Functional and Adaptive Construction for Rescue: an Analysis of the Approach Using Autonomous Robots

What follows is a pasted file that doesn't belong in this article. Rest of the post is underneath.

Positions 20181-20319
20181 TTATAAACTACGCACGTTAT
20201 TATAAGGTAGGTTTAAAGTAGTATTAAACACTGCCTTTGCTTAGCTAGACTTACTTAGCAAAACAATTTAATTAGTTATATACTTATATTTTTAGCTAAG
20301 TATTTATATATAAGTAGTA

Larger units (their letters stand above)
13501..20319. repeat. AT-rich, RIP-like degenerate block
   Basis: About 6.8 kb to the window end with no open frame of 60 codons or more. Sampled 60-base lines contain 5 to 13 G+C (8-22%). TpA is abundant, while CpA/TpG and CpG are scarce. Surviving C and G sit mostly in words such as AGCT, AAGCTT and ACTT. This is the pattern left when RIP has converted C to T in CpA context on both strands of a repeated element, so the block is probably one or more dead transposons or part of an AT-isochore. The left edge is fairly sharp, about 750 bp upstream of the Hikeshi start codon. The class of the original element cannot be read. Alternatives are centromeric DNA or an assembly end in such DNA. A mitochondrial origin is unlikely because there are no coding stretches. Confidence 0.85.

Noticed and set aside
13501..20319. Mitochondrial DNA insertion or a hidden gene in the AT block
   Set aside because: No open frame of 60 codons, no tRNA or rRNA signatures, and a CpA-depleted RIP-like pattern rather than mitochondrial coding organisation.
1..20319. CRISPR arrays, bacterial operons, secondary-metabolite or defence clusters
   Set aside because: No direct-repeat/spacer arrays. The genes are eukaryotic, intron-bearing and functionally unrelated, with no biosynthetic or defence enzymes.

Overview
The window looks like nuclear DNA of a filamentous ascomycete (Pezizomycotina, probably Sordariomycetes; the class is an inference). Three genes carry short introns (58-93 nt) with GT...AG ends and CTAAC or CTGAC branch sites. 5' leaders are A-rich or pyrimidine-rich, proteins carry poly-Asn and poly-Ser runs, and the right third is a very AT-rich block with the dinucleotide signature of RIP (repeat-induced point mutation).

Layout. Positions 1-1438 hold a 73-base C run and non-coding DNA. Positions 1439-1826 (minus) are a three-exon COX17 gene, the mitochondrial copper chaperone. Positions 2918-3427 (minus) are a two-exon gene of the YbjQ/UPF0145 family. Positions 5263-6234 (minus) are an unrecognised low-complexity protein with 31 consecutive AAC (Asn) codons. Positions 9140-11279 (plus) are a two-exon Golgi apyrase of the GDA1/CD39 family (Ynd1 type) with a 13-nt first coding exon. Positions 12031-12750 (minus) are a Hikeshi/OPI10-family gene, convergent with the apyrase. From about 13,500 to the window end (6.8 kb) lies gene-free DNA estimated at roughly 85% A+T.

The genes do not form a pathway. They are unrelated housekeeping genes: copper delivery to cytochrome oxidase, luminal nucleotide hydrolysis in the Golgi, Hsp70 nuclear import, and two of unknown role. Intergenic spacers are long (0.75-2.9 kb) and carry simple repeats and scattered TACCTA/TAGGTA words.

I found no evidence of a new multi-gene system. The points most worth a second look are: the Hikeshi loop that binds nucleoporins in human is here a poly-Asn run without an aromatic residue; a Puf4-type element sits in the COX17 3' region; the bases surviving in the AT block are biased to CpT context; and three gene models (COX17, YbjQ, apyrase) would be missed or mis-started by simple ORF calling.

Although recent advances in the field of robotics have greatly increased robotic capabilities for several applications, autonomous robots are still in their infancy regarding their support of onsite construction. Unlike production robots that are used, for instance, in automotive industries, autonomous robotic systems should be designed with special considerations, such as the complexity of the cluttered and dynamic working space, inaccuracy in positioning because of the nature of mobile systems, and so forth. Thus, construction has been known as a highly complex application field for robotic systems, especially in unknown environments. In this thesis, we focus on the developments of an autonomous construction system by taking inspiration from architectural designs found in the animal kingdom. The construction system allows robots to build functional structures over a different range of environmental conditions or in unknown sites without the use of any predefined construction plan (i.e., blueprint). We call this approach adaptive and functional autonomous construction (AFAC). Indeed, AFAC is a robust and intelligent system that can tackle unforeseen problems of unknown environments and faults made during the course of building. We present two approaches for AFAC. One is a local approach that enables robots to locally sense features of their environment and then act immediately according to defined rules without using any global representation or knowledge of the world. Second is a global approach, which involves building structures by analysing global representations and knowledge produced by the robots. This approach consists of three phases: the first phase is exploration, to map the unknown environment and to find important elements. In the second phase, an effective construction plan is autonomously computed using collected data and the defined functions. Finally, in the last phase, the robot builds structures based on the computed construction plan. One interesting implementation of the introduced construction system is its potential use in a post disaster environment, where an autonomous robotic system can perform construction tasks in the rescue operation. Robots can be employed to build protective structures for rescue functions, including stabilizing large structures or protecting victims in unknown environments, where the environment are perhaps covered by debris. Inasmuch as the robots cannot plan in advance to build these structures, the rescue application is a well suited case for the study and implementation of AFAC in unknown and cluttered environments. Through implementation of AFAC in the rescue situations, we develop AFAC from scratch to the level at which the robots can autonomously apply AFAC's principles for use in the new classes of construction applications. We also study and compare the local and global approaches of AFAC. In addition, we develop new exploration methods and construction plan computation methodologies for the global approach to efficiently lead AFAC.


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